Replacing Rotten Truck Camper Floor DIY Camper Renovation
The State of the Floor Address
Ladies and gentlemen, the floor of the truck camper is not pretty. After years of patches and general neglect, it is literally falling apart. Try jumping on it. The experience is not unlike that of a trampoline. The concern is for the day that it does not bounce.
So, we are taking out the floor and starting again from scratch. In conducting this renovation, I talk with a lot of other truck camper owners about their floors. Many describe their truck camper floors as being minimally structural and only 3/4″ thick.
This is in stark contrast to our camper floor. The floor is the foundation that binds the arching aluminum walls and ceiling to a single firm base. Observing the placement of screws, nails, and staples, it is clear that it was the first part of any Avion truck camper build. Everything was composed from that base. As such, it is 1 1/2″ thick with 1/4″ plywood sandwiching 1″ of insulation in a design quite similar the the truck camper wings which we have already replaced.
Building the Floor
It ss a hotly contested debate. Will we mirror the floor design but replace the plywood with our favorite material of choice: a fiberglass foam composite that maintained the structural strength of plywood while lighter and rot resistant? Or, will we double down like the truck camper wings and replace the 1/4″ plywood with 1/2″ composite for additional strength. One solution is lighter. The other solution is stronger. In the end, I capitulate: we use the 1/2″ material. We both agree, though: we overbuilt.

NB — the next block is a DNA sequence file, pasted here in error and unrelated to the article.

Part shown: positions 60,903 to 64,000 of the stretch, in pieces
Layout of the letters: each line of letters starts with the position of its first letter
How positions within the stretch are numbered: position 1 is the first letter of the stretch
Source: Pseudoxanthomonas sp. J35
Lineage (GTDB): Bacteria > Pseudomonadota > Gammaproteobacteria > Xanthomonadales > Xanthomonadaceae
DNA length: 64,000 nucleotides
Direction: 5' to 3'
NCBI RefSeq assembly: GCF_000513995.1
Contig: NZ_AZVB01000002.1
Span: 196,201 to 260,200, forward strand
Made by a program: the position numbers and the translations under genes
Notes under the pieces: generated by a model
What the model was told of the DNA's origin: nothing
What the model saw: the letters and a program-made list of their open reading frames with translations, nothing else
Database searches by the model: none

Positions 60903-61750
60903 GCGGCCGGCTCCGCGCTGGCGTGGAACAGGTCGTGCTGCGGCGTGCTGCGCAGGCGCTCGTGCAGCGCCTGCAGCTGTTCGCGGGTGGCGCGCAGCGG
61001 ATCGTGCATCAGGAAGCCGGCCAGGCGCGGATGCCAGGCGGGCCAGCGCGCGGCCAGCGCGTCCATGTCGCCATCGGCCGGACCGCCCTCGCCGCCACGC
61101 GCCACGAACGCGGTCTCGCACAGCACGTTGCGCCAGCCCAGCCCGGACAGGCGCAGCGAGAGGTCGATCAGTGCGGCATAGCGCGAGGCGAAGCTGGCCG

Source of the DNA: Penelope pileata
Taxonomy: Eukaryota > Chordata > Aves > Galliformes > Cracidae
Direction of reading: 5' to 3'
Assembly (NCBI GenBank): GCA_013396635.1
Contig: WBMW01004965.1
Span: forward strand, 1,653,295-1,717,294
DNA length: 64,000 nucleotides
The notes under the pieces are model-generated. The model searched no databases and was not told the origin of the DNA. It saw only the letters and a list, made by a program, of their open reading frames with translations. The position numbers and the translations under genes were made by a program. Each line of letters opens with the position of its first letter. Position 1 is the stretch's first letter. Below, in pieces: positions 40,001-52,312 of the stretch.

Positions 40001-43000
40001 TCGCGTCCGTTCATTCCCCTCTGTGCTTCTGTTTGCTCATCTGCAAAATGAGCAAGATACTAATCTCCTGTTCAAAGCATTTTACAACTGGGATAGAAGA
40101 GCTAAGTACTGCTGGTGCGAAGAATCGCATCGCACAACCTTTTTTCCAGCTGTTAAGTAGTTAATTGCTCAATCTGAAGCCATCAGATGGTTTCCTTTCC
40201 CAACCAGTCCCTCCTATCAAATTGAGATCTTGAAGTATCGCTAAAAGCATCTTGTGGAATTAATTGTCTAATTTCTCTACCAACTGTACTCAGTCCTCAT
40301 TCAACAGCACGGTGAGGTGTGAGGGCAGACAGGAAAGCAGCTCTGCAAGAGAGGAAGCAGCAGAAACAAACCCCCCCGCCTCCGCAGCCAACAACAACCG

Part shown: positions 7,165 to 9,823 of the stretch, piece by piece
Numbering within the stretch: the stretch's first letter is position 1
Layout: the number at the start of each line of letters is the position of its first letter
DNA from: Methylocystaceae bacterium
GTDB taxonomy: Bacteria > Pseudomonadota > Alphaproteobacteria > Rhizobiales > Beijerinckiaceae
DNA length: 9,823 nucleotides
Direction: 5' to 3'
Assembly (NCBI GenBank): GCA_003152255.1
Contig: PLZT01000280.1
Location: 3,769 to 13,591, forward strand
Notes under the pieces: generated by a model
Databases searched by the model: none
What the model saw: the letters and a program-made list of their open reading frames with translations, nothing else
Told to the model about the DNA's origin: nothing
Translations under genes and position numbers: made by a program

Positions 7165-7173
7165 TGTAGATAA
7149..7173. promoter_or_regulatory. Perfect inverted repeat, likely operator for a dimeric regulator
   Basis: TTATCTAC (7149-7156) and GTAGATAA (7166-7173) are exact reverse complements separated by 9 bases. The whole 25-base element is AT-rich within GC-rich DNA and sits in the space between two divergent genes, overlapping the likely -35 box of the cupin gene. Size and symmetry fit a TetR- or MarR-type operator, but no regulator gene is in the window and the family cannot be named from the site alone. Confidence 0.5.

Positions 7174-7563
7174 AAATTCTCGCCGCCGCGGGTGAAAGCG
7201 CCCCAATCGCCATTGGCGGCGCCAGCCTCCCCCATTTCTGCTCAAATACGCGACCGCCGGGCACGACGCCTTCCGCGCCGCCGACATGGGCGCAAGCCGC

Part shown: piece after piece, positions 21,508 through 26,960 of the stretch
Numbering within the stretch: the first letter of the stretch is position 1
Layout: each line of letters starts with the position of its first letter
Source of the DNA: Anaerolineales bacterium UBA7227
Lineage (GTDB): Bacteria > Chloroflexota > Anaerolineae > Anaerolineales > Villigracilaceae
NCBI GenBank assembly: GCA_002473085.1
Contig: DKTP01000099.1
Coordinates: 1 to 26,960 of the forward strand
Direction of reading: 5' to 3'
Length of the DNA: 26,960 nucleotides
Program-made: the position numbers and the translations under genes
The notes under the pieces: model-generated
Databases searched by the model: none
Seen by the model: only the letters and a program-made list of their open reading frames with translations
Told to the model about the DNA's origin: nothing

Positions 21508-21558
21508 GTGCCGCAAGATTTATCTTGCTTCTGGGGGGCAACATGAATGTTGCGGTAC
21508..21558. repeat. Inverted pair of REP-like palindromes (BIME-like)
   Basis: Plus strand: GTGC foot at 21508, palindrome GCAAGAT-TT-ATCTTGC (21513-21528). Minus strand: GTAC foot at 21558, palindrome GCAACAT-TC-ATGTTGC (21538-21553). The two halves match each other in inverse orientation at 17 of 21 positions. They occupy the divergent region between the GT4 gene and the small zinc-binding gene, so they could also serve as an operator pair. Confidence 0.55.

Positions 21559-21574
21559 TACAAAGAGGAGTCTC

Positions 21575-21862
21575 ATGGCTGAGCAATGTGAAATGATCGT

The floor may be flat on the section that we walk on. But the part that supports the camper in the bed of the truck is built on rails. This serves a dual purpose. The rails lift the body up, better allowing for water drainage of the truck bed and minimizing the risk of rot. Rails also focus the weight of the camper at given points that can dig into a friction mat and decrease the risk of the camper sliding in the truck bed.
For our truck camper, we are reproducing the original three rail design but with the fiber glass composite. Once built and attached to the floor, I add a final layer of gritty spay-on truck bed liner to increase strength and friction.
Finishing the Floor
Like the truck camper wing, we epoxy the fiberglass composite for added strength and…it looks pretty!
Installing the Floor
Removing the floor is one of the scariest parts of this build yet. We are uncertain what will happen when we remove the foundation of the camper. Will the Avion pull itself apart in an explosion of aluminum? Will it implode, with no way to place the new floor and return normalcy to the situation?
We buy a couple loooong clamps to hold structural portions of the camper in place while the floor is removed. Next, we remove all the nails, screws, and assorted materials that hold the floor in place. Once we are ready, we simply jack up the camper. The floor sits, alone, on the blocks. We then make quick work of replacing the old floor with the new and jack the body back into position. We use a winch to snuggly pull the body back together around the floor and screw the floor back into place.
As an added good measure, I slather the edges in epoxy to fully seal and strengthen the bond between the camper walls and floor. Odds are, if I spill a glass of water in here, I’ll have to mop it up because it will not be sinking into the floor anymore.